Collaborative Work Environments Can Have a Downside for Star Performers

Collaborative Work Environments Can Have a Downside for Star Performers

Alex Fradera at the British Psychological Society’s Research Digest flags a new study looking at the impact of cooperative workplaces on high-performing employees, which found that “in more cooperative climates, hotshots are actually more likely to get a raw deal”:

Elizabeth Campbell and her colleagues surveyed 350 hair stylists, mainly women, working within a chain of Taiwanese salons. The researchers were interested in how the most successful stylists were treated by their peers: they identified hotshots by asking managers for performance ratings, and then they surveyed all the staff to find out the benefits and threats they saw in each other, and how much criticism and support they received. They also asked stylists about their salon’s working climate by asking them how much they agreed with statements like “there is a high level of cooperation between stylists”. …

The researchers found that hotshots experienced more negative treatment in the form of belittling and criticism when they were surrounded by co-workers who felt threatened. In contrast, hotshots received more help and support if their colleagues saw them as a benefit. The typical high performer had a mixed bag: compared to the typical stylist, they were criticised more, but also received more support. But that support was lacking within salons with more cooperative climates.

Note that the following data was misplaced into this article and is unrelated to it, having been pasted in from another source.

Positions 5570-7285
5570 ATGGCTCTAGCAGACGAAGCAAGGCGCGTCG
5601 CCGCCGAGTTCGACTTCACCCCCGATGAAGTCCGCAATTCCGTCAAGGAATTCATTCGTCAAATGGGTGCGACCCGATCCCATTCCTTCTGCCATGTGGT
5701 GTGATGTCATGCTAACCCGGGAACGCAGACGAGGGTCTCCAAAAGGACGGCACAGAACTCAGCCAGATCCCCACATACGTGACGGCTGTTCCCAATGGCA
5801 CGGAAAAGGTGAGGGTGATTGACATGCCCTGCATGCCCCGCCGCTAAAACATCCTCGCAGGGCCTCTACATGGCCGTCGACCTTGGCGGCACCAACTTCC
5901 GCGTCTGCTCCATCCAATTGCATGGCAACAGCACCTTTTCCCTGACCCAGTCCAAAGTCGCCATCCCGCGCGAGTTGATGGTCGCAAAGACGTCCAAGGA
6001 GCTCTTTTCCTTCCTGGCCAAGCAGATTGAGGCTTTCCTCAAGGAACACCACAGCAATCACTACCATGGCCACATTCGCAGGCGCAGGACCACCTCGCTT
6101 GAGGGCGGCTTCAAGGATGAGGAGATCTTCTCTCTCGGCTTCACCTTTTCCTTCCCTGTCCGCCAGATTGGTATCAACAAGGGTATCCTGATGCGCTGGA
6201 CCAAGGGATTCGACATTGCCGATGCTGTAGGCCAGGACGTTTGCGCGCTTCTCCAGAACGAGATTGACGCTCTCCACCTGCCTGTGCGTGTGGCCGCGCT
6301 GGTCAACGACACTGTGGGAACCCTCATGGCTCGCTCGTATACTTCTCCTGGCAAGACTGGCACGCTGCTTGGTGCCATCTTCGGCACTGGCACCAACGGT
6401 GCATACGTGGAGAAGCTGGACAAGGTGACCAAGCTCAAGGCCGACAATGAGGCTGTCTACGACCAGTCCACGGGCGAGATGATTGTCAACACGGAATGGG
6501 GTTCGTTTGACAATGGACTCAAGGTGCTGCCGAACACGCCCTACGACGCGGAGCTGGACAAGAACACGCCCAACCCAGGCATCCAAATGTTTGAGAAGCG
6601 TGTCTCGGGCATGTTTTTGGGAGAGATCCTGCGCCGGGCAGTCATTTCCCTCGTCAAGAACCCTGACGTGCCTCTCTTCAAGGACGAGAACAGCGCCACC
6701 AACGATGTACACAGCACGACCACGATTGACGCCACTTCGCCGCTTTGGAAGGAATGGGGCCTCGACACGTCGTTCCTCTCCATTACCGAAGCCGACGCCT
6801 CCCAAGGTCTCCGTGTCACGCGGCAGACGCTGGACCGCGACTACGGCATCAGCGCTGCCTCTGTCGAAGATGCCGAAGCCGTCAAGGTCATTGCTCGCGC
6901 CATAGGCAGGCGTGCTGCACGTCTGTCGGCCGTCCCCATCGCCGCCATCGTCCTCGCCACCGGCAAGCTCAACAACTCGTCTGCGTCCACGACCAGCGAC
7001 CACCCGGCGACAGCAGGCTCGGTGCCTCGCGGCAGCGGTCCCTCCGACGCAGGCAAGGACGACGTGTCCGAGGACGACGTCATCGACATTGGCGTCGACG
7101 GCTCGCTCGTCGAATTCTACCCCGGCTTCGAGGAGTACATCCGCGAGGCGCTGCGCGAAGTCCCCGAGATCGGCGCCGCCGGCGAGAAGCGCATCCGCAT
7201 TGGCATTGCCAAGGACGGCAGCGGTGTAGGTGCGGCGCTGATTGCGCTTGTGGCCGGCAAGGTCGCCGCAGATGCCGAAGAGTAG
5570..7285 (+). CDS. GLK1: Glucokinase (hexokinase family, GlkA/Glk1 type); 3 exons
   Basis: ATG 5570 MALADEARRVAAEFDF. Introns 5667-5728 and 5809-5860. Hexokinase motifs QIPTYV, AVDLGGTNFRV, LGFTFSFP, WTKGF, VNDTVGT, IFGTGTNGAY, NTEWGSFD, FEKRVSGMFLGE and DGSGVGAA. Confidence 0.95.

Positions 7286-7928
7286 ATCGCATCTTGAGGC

This is not the first study to suggest that cooperative workplaces can have a negative impact on standout employees. Last year, management scholars Rob Cross, Reb Rebele, and Adam Grant found that high-performing, highly networked employees tend to get overwhelmed with demands for collaboration, which can ultimately hurt their performance by spreading them too thin.

This problem of “collaborative overload” may be one reason why some organizations are turning to “comprehensivists” with multiple skills who are better at flying solo, but CEB research shows that this isn’t necessarily an either-or proposition. In the new work environment, the best companies today are developing enterprise contributors: employees who excel within their function while also augmenting the value of their colleagues’ work throughout the organization, which requires a holistic understanding of how the whole business works. In this context, leaders would be mistaken to conclude that the solution is to silo off high performers.

Instead, proactive leaders should focus on building their employees’ enterprise capabilities and network performance. CEB Corporate Leadership Council members can draw on a range of tools and information to help them do that: We have research on how to measure enterprise contribution, a guide for managing employees to improve that contribution, a toolkit for creating a Network Performance Points program, and a whole edition of CHRO Quarterly dedicated to developing enterprise leaders.